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MENTAL HEALTH AND MASSAGE THERAPY

An Effective Approach

               "An anxious mind can not exist in a relaxed body” ~ Edmund Jacobson

     Have you been suffering from anxiety (including PTSD) or depression? Massage therapy may be able to help. For anxiety, I believe that getting out of your head and into your body is key.  Personally, I understand what it is like to be consumed by fear. Going to a psychotherapist for many years has made a large difference in my life. When I started receiving massage therapy weekly, I found it was an effective complementary approach to taking care of my mental health. I began to feel present in my own body and found myself less lost in anxious thoughts. Our mind and body are really not separate.  When you work on altering your thoughts your body is also impacted. When you work on the physical body, the mind is impacted. They are one. 

 

   Anxiety disorders are not just mental. There are many physical symptoms to anxiety such as muscle tension, headaches, stomach issues, sleep issues, irritability, etc. Our body does an amazing job at trying to protect us. Therefore, when there is something to fear our sympathetic nervous system kicks in and prepares us to fight, run away, or freeze. Once we realize it is all safe and clear our body naturally will return to a parasympathetic state where we can rest, digest, heal, and grow. These two systems should keep us in homeostasis. For some, however, they can find themselves stuck in the sympathetic state. This can happen for a variety of reasons including prolonged stress and trauma.

 

   Massage can help bring the body back to the parasympathetic state. Massage therapy can be a great addition to psychotherapy as once the body is physically relaxed it can be easier to work on the mental symptoms( with your psychotherapist).  Massage therapy can be a place to relieve tension, stress, pain,  to receive safe and positive touch, to help a client become more secure and comfortable in their body, to feel empowered to express boundaries, and more.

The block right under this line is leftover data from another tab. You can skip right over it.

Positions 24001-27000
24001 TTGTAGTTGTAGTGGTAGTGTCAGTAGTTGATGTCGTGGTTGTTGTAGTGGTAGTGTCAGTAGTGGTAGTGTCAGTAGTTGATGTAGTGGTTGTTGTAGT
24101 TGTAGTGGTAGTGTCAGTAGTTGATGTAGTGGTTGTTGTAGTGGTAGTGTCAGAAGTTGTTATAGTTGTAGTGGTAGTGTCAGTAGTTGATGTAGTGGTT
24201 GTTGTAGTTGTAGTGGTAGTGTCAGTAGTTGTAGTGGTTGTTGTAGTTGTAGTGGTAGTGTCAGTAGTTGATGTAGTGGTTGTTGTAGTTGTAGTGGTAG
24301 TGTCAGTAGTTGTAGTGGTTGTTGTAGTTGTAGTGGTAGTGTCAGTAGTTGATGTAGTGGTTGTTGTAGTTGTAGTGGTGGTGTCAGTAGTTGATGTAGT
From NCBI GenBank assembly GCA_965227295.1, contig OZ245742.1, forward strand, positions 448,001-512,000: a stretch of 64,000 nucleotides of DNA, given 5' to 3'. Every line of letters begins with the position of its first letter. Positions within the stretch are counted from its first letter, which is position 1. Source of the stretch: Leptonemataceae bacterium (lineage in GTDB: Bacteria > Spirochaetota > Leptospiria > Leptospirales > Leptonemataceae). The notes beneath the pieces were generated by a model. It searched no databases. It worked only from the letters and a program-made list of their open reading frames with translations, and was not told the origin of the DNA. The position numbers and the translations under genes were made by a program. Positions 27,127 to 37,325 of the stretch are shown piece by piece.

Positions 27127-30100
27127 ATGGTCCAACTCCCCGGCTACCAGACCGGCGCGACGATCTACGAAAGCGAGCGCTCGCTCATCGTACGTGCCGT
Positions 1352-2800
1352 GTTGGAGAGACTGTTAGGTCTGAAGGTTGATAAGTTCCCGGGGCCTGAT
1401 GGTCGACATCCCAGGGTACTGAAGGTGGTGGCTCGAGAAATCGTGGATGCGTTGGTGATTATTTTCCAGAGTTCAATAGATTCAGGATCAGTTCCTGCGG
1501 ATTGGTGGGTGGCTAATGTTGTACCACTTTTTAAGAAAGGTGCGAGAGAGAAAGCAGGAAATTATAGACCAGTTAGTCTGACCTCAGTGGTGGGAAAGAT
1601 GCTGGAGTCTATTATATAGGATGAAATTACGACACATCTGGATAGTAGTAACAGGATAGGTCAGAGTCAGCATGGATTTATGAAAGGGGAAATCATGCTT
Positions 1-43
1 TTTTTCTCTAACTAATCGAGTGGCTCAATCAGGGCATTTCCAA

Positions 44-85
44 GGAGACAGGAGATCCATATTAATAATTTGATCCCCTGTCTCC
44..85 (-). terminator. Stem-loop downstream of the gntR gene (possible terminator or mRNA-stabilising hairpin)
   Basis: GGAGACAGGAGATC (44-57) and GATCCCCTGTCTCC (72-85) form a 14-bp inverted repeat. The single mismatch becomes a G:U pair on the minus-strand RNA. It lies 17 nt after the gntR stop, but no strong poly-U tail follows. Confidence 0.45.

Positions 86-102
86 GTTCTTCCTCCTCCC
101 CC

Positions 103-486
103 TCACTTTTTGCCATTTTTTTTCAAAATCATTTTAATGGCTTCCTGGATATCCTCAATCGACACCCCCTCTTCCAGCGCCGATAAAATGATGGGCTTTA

For depression, the AMTA ( American Massage Therapy Association) states that massage therapy helps because it “promotes relaxation, raises healthy body awareness, helps the client stay in the present moment, reduces the chronic stress response, and helps the client reconnect with his or her inner self through touch.” I have taken an online course from the AMTA on massage and depression and am doing my best to keep up with the research on how massage therapy can be an effective and integrative approach to mental health.  

     My office is within an amazing integrative counseling center called The Enlightenment Counseling Center. They offer a holistic approach. I am honored to be a part of a great team working together for the common good of assisting clients in creating change in their lives. Currently I am offering a mind body collaboration with the co-owner and holistic psychotherapist Jenny Alzate, LPC for clients suffering from anxiety and trauma. 

     Please contact me if you have any questions about how massage therapy could be of benefit to you.